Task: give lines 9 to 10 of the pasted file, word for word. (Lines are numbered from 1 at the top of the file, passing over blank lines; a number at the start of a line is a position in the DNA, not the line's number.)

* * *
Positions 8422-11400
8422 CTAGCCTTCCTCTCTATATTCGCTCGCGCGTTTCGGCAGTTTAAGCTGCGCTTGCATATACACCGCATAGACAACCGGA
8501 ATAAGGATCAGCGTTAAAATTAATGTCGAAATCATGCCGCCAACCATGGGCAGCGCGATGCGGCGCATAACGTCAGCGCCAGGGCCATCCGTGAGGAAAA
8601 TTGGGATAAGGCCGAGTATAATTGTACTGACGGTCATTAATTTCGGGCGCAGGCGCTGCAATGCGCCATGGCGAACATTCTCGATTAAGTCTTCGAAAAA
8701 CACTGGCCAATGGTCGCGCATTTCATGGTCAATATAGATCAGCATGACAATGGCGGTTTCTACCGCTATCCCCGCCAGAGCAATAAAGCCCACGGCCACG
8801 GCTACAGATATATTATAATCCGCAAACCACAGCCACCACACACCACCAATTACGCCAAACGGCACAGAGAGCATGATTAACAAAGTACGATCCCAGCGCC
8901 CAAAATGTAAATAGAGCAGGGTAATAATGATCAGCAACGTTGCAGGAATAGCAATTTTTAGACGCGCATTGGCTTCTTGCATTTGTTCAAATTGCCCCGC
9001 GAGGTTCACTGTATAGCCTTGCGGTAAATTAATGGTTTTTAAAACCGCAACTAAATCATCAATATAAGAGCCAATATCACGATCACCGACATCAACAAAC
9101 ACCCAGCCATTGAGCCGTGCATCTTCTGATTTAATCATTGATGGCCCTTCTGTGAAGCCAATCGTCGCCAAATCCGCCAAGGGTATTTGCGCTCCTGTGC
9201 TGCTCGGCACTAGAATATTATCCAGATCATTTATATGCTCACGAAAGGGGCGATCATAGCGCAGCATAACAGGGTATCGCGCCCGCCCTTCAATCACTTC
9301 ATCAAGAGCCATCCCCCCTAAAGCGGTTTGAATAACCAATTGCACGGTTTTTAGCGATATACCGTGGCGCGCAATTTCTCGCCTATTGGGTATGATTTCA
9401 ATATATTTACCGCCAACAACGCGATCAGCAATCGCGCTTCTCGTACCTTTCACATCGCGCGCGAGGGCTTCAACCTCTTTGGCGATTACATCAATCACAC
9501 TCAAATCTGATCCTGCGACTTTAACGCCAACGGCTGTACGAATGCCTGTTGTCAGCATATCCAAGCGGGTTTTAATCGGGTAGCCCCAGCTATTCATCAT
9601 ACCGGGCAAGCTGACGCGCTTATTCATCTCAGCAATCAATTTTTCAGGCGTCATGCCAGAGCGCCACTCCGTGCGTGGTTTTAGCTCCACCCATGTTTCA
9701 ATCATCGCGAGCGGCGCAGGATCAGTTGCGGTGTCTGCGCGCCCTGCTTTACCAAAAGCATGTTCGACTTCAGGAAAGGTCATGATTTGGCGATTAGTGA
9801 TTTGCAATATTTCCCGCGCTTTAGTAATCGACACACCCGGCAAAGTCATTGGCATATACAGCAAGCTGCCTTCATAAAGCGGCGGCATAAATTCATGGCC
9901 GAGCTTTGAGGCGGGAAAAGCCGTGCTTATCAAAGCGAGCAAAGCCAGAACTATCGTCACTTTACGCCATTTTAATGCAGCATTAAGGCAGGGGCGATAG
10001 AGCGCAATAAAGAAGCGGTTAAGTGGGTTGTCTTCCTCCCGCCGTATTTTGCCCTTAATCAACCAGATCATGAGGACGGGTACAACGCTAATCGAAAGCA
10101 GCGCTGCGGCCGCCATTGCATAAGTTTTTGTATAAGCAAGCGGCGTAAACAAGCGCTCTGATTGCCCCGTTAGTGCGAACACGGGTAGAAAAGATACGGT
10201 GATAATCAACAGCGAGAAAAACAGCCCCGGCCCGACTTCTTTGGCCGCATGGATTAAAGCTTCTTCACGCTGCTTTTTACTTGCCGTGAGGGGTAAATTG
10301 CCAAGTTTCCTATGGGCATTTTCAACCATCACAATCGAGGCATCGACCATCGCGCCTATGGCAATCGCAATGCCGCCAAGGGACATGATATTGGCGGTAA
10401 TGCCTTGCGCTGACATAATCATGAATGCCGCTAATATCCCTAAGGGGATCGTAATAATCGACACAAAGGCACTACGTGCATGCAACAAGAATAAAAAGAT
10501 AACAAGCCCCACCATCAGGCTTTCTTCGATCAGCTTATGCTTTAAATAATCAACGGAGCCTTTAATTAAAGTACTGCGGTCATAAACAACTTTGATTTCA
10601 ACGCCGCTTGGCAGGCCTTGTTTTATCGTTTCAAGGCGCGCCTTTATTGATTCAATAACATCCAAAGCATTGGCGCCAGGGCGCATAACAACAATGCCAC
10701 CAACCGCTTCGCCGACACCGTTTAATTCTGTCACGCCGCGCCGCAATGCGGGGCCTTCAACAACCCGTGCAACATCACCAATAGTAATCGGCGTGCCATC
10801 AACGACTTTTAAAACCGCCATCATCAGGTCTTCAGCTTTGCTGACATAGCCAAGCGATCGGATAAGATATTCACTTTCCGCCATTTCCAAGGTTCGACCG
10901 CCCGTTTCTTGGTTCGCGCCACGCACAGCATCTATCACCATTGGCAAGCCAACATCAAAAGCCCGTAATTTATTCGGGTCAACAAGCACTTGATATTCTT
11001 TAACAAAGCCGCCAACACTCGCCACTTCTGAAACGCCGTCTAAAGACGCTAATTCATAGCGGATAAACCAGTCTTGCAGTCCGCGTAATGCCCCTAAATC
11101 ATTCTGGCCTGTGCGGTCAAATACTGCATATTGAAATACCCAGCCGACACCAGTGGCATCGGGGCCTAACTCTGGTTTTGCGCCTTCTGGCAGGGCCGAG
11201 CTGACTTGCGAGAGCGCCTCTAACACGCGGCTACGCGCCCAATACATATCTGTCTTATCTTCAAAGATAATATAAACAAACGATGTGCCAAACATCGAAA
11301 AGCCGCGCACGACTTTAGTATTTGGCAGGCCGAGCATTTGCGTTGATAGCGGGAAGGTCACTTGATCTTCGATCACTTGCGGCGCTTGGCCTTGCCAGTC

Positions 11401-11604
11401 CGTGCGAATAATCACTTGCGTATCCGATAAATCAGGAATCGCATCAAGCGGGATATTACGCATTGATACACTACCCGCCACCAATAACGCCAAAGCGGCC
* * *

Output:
9101 ACCCAGCCATTGAGCCGTGCATCTTCTGATTTAATCATTGATGGCCCTTCTGTGAAGCCAATCGTCGCCAAATCCGCCAAGGGTATTTGCGCTCCTGTGC
9201 TGCTCGGCACTAGAATATTATCCAGATCATTTATATGCTCACGAAAGGGGCGATCATAGCGCAGCATAACAGGGTATCGCGCCCGCCCTTCAATCACTTC